This is the third in a series focusing on the value of investing in long-term savings. The most obvious example of this way of thinking is represented by energy savings and payback period. But let’s not get hung up only on the financial benefits – which can be substantial – while ignoring others such as health, happiness and harmony.
The following testimonials come from residents who have participated in building and renovation projects through Beacon Pathway, “an Incorporated Society dedicated to transforming New Zealand’s homes and neighbourhoods”:
“We know what a warm house is now.”
“We are doing our job as parents keeping the house healthy for the kids.”
“We are happy here, which flows through everything else. Everything has been better since being here.”
“Being warmer made us happier. We were on edge before, and cold. It was a nightmare. This has taken a weight off us.”
These words from four different families speak volumes about the non-financial benefits of living in warm dry healthy homes. I would classify the sentiment of these statements – especially the last two – as one of emotional resilience. In other words, knowing that their homes would be warmer and drier at lower running cost has taken stress and emotional pressure off these families and resulted in a flow-on effect of higher quality of life in many ways.
This is a dramatic contrast to a poem I ran across recently:
Sisyphus in Aotearoa
By Leonel Alvarado
All winter long
I push my oil heater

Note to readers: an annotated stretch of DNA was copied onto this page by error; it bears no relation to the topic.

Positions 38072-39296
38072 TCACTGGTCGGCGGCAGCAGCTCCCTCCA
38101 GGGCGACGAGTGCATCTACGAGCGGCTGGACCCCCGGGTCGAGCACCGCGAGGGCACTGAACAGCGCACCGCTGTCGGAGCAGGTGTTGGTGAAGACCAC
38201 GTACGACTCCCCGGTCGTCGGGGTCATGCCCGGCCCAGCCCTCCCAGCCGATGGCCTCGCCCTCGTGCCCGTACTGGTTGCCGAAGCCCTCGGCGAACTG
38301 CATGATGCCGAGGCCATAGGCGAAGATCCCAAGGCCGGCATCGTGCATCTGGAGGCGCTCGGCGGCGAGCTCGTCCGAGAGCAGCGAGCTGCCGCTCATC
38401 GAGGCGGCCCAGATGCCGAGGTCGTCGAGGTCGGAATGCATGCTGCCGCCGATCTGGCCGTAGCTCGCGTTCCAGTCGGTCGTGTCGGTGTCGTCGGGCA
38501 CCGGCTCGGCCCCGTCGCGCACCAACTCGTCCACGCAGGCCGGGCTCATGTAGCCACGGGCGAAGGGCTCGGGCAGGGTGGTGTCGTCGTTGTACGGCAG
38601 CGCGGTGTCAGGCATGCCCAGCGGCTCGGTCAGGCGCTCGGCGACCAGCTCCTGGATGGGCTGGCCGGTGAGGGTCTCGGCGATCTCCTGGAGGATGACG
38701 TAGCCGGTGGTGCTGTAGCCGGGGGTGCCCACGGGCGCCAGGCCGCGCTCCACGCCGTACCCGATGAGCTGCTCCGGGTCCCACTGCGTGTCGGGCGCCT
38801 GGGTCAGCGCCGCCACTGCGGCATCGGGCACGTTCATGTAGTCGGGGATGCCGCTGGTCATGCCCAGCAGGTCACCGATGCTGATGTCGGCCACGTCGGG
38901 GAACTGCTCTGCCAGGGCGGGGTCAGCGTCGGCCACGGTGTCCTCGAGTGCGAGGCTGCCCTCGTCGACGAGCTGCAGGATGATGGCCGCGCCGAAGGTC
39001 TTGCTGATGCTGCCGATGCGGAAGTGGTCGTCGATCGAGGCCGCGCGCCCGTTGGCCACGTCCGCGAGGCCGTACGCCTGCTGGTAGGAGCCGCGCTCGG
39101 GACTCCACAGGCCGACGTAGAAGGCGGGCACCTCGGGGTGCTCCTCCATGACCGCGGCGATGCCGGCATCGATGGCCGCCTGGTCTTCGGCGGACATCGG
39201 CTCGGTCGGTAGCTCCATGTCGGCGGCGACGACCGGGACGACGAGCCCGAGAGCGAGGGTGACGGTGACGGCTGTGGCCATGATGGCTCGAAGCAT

From room to room
Resilience – emotional and otherwise – will become increasingly important to individuals, families, neighbourhoods, cities and nations as ever more volatile weather patterns result in increasing physical and economic damage. Innovative communities worldwide are planning for resilience. Others choose not to.
Resilience can take many forms on many levels. One important form of resilience on a residential level is durability. Alongside energy efficiency, another way the long-term running costs are kept low at our Catlecliff villa has been by investing in durability. The first and most prominent example of this is the new Coloursteel Maxx roof installed in November 2011. This high quality roofing iron was more expensive than inferior versions, but will last longer in the sea spray zone. A more durable roof is cheaper in the long run because it delays the replacement by many years or potentially decades.
Another example of durability is doing painting right. What this means is: 1) good and proper surface preparation; 2) quality primer applied liberally; 3) quality paint applied in coats.
For exterior timber cladding and timber trim this also means priming and painting the end grain as well as the backside. Yes, this takes longer but results in lower maintenance and longer life.
Along those same lines, we treated all of the floors against borer before covering them with other materials. Obviously, less “bora” activity will increase the longevity of the structure.
One final example for today’s column, but certainly not the last example of durability on the property, is protecting the end grain of timber fencing from water damage. Biological names for end grain are xylem and phloem. When alive, these “tubes” transport water and nutrients up and down a tree as essential functions. When dead, end grain allows water to penetrate deeper into the timber and accelerate deterioration. From this perspective, protecting the end grain from rainfall lengthens the life of a fence and postpones its replacement by many years of possibly decades.
As a humorous alternative to the investments we have made in durability and resilience at our Castlecliff property I’ve included a photo of a fence at Wanganui’s Davis Central Library where a water sprinkler unit has been fixed directly adjacent to exposed end grain. There is a term for this in America: “Good enough for government work.”